Don’t blink!

17 May

How has journalism and mass communication changed over the past decade?  

Technically Speaking:

I’ve been in the business just long enough to know.  When I first began my career in West Virginia 14 years ago, I was a one-man-band.  I shot, wrote, and edited all my stories.  The cameras were extremely heavy and the editing was all done tape-to-tape.  When I  moved on to a much larger market, working for WGAL, I got to work with a photographer every day.  What a relief!   The cameras were weighing less these days…and there was a shift to betacam XS.   The process took some getting used to.  The interviews flew by so quickly!  Once you got the hang of it, it was a much better way of editing.  

 Now, nearly 10 years later, I am working as a News Anchor at Fox43.   Our editing is done on-line on Final Cut Pro.   Interestingly enough, we are heading backwards a bit when it comes to that one-man-band.  Because of the economy, we hire many multi-media journalists who are a one-man-band.  The titles have changed as well.  That multi-media journalist, was once known as a reporter.  The new title, to better explain what it is we do these days.   Back in the day:)– we wrote our stories, edited them, and aired them during our newscast.  If you missed the newscast that evening, you missed our coverage of the daily news.   There really wasn’t a push to get things to the web like there is today.  Nor was there facebook or twitter.  

The way in which we administer news today has changed so much.  When news breaks we better have it on our website within a minute.  It only has to be a line or two.  As we learn more details, we update the story and add more and more information.  A reporter who is on the scene of a fire better snap a couple of pictures and get them to the website immediately.  They must also tweet the picture and the basic information.   Then, after posting to the web, to facebook and to twitter, the reporter can begin working on getting the story together.  It’s exhausting!  

The really cool thing about posting stories to the web is the ability to share the full interview or the full document.  Years ago, there really wasn’t a way to share everything.  Today, viewers can be just as informed as the reporters if they just take the time to read and watch the extra material on the website.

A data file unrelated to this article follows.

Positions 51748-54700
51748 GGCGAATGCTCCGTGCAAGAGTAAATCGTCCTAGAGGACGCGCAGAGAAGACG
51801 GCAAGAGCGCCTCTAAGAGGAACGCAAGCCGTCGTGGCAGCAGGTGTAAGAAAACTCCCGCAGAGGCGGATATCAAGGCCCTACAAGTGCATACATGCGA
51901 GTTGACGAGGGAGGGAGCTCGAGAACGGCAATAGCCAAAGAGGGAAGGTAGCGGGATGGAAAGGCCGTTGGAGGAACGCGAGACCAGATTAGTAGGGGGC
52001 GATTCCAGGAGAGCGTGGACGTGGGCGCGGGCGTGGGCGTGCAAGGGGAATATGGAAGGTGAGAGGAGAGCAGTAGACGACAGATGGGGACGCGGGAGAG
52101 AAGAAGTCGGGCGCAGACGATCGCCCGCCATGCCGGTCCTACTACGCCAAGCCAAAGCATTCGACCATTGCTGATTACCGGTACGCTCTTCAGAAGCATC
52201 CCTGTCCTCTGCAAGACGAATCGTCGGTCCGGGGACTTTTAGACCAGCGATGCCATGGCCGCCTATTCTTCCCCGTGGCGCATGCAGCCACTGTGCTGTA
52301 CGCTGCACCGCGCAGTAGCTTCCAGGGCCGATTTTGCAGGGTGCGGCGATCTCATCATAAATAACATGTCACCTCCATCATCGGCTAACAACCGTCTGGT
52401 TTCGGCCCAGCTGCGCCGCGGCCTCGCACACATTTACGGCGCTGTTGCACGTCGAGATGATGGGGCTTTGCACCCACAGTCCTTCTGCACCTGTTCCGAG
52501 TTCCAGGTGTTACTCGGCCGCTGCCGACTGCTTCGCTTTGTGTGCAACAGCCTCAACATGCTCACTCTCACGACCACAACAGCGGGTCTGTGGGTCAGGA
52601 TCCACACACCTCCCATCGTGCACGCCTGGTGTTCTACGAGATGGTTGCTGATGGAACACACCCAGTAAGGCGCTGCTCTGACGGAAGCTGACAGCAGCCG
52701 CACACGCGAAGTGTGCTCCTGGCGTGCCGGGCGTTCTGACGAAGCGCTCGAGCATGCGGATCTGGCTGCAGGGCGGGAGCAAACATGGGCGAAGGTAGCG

Creatively Speaking:

I spoke primarily about the technical side of the evolution of mass communications thus far.  Now, I will provide my personal insight into the creative side of journalism.   With society attaching itself to every form of social networking, news organizations have to be willing to adapt.   There is a fine line journalists shouldn’t cross when it comes to editorializing.  I believe we still have to tell both sides of the story, not interject our opinions, and be accurate.   I think there is an opportunity for people who want to share their opinions to be heard in the form of blogs.  I don’t think journalists should jump on board the blog wagon–at least not a blog containing controversial subject matter.   And with so many so-proclaimed journalists posting stories to their blogs every day, we have to be increasingly aware and cautious of the source from which we gather news.  There have been plenty of times that journalists at a news station see a tweet from a source that turns out to be inaccurate.  We must be so very careful to fact check.   Recently, a local news station ran a story that Joe Paterno died.  That is true–but not on the day they reported that news.   They were a day early!  

 The world is rapidly changing and the technology that is being used today will be obsolete a few years down the road.  Journalists need to remember the role they have in society, despite the social media craze.  It’s my belief that we can deliver news creatively, in an entertaining way, while still adhering to the values of journalism.


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